All of us it seems, have two voices in our head.
The critical nudge who insists we’re never enough, that we find a new job or new relationship or lose weight or parent better, that we make more money or more homemade, that we donate, volunteer or wipe away more piles of meaningless dust.
It doesn’t matter how this critical voice got hold, whether our mother or father or 8th grade math teacher or failed business or best friend or partner convinced us until eventually we believed the lies.
It only matters that we push away our critic or we’ll never feel enough despite mounds of every day evidence of our built-in born with it spectacular.
Our other voice is a gentle whisperer who insists that whatever They think or whatever we haven’t done doesn’t matter.
What matters is this: the small pile of unannounced good we do daily that is more powerful than our imperfections and anger and fear and failures.
Maybe on Monday we made our child laugh until she fell down and on Saturday without a thought we smiled at a stranger on the sidewalk who looked dazed and distant. And for some unknown reason we hugged our rigid teen and tabled our righteous get-your-act-together anger.
Maybe on Thursday we softly spoke up for a friend who wasn’t around to defend herself and or we let a lady cut in front of us at the grocery store, sucking in our justified fury and breathing out stubborn grace.
If we pay attention despite the noise of our day, if we reflect on our gratitude for not only what we receive daily but for what we give, we begin to notice that we do more than merely ‘do no harm,’ we make a positive impact on people because we somehow sense that if we need to feel joy and hope, or at the very least not dreadfully alone, so must everyone else.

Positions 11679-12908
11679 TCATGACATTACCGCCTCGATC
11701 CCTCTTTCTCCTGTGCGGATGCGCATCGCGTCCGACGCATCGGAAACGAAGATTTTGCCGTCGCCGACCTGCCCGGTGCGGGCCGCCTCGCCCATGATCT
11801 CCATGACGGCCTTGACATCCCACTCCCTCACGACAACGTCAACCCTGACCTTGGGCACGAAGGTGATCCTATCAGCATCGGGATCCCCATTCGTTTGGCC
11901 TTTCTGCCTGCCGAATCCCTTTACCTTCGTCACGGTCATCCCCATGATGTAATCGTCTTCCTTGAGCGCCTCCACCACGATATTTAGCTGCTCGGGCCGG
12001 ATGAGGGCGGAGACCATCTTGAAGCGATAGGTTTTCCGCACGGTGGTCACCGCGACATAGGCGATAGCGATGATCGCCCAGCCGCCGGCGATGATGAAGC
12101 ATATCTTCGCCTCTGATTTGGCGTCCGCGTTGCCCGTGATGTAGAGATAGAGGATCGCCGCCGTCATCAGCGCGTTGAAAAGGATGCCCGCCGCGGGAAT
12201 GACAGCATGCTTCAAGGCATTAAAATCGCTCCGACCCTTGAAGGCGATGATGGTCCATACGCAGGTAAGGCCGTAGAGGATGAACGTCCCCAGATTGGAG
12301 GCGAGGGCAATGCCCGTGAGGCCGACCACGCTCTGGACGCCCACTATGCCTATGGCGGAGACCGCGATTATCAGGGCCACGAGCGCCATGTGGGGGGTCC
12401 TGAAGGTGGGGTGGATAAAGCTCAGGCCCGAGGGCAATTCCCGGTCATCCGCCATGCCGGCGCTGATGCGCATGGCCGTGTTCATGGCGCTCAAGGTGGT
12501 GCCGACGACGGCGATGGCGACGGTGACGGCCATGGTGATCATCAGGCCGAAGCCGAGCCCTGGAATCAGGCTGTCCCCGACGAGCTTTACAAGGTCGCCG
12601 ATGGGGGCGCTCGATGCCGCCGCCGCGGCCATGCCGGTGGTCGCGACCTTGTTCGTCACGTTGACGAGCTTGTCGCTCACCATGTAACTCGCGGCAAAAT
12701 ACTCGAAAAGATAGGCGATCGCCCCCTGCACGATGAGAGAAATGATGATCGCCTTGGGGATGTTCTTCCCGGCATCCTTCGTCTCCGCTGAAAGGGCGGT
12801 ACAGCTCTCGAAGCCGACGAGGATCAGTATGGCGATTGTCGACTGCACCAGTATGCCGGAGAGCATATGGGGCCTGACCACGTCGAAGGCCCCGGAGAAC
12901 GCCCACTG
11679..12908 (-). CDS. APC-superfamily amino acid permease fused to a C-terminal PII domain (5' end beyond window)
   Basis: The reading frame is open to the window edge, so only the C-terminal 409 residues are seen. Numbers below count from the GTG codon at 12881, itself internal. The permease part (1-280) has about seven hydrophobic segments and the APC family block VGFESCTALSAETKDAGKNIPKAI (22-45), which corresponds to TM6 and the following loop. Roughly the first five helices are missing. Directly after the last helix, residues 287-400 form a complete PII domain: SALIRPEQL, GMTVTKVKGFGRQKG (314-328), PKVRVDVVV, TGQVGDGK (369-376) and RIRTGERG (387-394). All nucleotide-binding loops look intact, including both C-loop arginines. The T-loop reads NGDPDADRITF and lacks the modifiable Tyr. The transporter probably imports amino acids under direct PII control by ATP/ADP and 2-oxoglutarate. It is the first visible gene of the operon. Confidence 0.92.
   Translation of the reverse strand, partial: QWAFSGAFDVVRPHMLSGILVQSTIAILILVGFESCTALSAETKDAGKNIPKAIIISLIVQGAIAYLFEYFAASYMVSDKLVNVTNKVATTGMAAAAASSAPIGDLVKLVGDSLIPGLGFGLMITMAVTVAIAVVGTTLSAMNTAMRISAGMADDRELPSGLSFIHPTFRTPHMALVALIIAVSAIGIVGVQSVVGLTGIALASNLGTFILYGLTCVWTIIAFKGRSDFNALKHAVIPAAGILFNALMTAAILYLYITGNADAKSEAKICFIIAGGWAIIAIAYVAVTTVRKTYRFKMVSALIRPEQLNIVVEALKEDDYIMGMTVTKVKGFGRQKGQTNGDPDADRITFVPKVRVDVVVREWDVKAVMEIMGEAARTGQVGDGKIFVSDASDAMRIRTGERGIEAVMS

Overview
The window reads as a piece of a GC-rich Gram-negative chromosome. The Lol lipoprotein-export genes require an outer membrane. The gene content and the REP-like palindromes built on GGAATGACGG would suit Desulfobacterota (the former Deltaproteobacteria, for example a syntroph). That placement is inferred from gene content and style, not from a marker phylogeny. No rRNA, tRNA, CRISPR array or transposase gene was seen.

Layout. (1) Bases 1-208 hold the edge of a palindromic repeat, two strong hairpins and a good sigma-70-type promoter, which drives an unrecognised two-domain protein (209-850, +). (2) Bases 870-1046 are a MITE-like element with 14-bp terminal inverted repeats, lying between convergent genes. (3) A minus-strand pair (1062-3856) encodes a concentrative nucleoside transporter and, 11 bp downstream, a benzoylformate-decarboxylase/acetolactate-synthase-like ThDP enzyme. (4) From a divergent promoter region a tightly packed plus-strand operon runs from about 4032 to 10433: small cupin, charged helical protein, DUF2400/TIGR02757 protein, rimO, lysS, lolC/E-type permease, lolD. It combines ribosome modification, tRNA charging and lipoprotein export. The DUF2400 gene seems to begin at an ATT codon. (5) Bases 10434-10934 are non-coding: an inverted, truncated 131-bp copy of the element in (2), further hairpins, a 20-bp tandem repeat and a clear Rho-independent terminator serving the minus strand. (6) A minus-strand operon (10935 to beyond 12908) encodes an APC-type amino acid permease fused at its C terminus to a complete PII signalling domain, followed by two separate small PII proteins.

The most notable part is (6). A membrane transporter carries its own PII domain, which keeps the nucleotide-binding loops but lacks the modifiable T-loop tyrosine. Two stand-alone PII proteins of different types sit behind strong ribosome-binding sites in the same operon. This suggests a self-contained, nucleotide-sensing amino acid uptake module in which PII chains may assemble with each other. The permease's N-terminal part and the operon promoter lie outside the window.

When we realize that we make a difference in small but significant ways that add to the good emotions of someone’s else’s life and that the accumulation of these good emotions very much has a ripple effect, we begin to know that we are indeed, enough.
In a world with viral images of airbrushed perfection, with wars and global devastation and mean politics and pedophile priests and top 10 lists of hard bodies and high bank accounts and posts ripe with lives that seem to shine brighter than ours, the accolades and applause from our internal cheering section sometimes fade to the background.
Instead of accepting ourselves as Original Sinners who chronically miss the mark lets notice our Original Perfection, times when we hit the bulls-eye of grace and care and compassion, times when we held our tongue with near impossible patience. Maybe then we do good from our gut rather than from falling-short-of guilt which sometimes leaves drumming sounds of never-enough.
I know of people who can’t write checks to charity or can’t find time between kids, jobs, colds, cooking and a few hours of sleep to volunteer but they give their patience and ask “How are you?” to the stressed out cashier or somber man standing alone in the corner at the business meeting who seems awkward and alone.
It is perhaps, our kinder gentler voice we need to acknowledge more often, our benevolent hidden messenger who nudges us to notice that we’re adding to the world rather than subtracting, the voice who reminds us that we’re leaving soft footprints of radical quiet goodness along our path.
This is enough.